It's how a bill becomes a law.
One day, a public interest group proposes a bill to its Senator. The bill entails that substances like meat and poultry in pet foods will be required to have FDA pre-market approval. The Senator, in agreement with the bill, prepares a draft of it and introduces it to the Senate.
After being read aloud to the Senate, the bill is given to the clerk, and the Steering Committee refers it to a legislative committee. There, the committee conducts public hearings, where they hear experts testify, and the committee debates on and amends the bill. Soon, the committee is ready to report favorably on it to the full Senate.
The bill is then brought to the floor, where it receives further debate. While many favor it, some heavily oppose it. One Senator is so angered at the bill that he decides to filibuster, reading off of random resources and books, blocking further debate.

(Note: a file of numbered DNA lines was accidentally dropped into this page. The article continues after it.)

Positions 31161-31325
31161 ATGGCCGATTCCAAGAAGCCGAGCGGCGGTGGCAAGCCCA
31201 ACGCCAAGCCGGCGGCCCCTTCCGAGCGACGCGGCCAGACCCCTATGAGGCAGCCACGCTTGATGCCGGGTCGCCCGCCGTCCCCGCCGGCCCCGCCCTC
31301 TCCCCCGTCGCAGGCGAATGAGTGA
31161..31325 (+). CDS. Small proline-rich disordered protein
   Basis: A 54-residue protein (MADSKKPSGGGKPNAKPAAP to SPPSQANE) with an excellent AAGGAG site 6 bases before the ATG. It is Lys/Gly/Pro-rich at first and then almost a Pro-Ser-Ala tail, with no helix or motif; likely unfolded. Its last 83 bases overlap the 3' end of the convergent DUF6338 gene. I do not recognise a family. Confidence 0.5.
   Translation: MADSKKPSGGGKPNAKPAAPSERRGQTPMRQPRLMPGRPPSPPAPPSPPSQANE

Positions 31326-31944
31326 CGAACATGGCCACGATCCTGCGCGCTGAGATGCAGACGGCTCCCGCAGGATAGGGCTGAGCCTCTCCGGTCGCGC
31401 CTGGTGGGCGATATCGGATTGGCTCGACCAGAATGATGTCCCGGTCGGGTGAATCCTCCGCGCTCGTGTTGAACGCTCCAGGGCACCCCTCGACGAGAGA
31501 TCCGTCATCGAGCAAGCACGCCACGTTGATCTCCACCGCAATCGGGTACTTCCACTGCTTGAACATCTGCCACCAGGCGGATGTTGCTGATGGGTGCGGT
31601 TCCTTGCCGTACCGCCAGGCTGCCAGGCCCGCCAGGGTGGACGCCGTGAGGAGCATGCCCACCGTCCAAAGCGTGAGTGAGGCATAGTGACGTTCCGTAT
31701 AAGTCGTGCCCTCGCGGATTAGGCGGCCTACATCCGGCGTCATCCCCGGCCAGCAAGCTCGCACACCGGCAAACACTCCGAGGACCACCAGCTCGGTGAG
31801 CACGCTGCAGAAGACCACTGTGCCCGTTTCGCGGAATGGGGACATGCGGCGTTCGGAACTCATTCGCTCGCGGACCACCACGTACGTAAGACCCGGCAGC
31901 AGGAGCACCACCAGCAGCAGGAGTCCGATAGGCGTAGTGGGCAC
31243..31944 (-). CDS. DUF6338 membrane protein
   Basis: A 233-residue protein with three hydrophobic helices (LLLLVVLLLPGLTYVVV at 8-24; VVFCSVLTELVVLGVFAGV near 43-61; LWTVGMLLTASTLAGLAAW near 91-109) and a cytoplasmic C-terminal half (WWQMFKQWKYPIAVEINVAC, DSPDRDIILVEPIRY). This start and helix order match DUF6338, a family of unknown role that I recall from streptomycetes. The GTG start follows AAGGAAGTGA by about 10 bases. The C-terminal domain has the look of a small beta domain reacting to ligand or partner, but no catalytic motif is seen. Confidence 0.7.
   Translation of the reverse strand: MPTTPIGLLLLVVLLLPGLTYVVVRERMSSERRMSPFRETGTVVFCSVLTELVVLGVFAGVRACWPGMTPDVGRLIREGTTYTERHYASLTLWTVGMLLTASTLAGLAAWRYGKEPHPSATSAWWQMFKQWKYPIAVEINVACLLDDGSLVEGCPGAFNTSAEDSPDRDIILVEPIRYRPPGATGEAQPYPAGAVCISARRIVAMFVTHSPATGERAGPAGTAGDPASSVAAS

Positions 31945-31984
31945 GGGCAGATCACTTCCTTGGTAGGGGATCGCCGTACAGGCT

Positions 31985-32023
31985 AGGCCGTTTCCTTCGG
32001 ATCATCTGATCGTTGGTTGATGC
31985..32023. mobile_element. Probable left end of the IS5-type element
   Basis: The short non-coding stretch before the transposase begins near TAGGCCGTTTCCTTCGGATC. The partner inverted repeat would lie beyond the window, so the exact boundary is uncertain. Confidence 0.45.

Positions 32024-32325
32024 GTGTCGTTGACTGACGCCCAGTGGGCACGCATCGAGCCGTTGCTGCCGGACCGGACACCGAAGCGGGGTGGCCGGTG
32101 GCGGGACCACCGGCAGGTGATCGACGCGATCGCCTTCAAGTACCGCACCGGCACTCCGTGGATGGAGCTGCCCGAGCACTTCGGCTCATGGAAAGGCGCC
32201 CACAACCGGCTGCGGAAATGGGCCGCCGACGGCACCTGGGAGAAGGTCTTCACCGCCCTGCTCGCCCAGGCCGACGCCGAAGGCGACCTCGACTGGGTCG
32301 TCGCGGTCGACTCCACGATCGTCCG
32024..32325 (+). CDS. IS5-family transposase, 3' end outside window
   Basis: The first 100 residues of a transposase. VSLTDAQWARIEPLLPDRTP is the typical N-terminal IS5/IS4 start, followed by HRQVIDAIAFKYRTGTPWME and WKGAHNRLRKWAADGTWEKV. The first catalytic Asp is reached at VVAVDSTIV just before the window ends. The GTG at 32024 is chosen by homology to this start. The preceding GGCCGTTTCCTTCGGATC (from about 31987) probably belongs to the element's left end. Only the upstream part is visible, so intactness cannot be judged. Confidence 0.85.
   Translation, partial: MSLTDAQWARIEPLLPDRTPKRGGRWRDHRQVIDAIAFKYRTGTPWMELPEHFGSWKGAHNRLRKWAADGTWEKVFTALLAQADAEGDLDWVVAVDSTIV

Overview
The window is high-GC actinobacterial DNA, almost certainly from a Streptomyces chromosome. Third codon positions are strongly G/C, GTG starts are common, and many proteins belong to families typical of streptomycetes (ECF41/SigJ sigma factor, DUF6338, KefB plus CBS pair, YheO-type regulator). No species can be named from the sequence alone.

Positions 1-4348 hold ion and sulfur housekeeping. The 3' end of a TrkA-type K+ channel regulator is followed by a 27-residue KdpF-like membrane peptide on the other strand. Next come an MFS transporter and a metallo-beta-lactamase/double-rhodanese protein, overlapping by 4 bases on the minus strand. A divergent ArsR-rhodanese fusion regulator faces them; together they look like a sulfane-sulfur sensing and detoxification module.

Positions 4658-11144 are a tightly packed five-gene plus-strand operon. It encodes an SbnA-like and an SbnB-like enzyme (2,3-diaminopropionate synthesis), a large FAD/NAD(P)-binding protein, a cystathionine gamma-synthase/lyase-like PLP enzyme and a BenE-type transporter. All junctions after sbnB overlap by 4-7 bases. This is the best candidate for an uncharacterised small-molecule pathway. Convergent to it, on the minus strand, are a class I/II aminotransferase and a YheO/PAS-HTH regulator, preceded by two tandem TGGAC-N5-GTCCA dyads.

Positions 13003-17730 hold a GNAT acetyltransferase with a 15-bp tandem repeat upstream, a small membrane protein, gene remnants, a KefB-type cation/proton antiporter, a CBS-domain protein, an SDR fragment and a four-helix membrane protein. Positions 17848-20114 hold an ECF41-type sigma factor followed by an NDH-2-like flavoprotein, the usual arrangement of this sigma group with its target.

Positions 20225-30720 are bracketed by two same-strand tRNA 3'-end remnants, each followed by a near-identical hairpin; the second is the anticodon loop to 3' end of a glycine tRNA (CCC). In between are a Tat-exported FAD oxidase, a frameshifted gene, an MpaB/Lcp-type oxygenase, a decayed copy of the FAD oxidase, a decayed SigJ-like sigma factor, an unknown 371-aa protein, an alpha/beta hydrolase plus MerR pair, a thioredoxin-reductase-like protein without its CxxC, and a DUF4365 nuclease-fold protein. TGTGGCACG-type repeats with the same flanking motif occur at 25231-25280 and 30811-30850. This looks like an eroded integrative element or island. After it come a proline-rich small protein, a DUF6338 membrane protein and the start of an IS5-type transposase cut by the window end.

Eventually, 60 Senators decide to end the filibuster by enacting a cloture motion, resuming debate. The bill is slightly modified: grains in pet food will also be regulated by the FDA. Once the debate ends, there is a standing vote: Senators physically stand to vote on the bill, but their names are not recorded.
The vote is 68-32; the bill passes in the Senate, but it still needs to be referred to the House of Representatives and undergo a very similar process there. Here in the House, however, the bill is dropped in the hopper and then referred by the Speaker of the House to a committee.
The House committee can't come to a consensus, and is ready to table the bill; however, with the vote of enough Representatives, they enact a discharge petition and bring it out to the floor without the committee considering it further.
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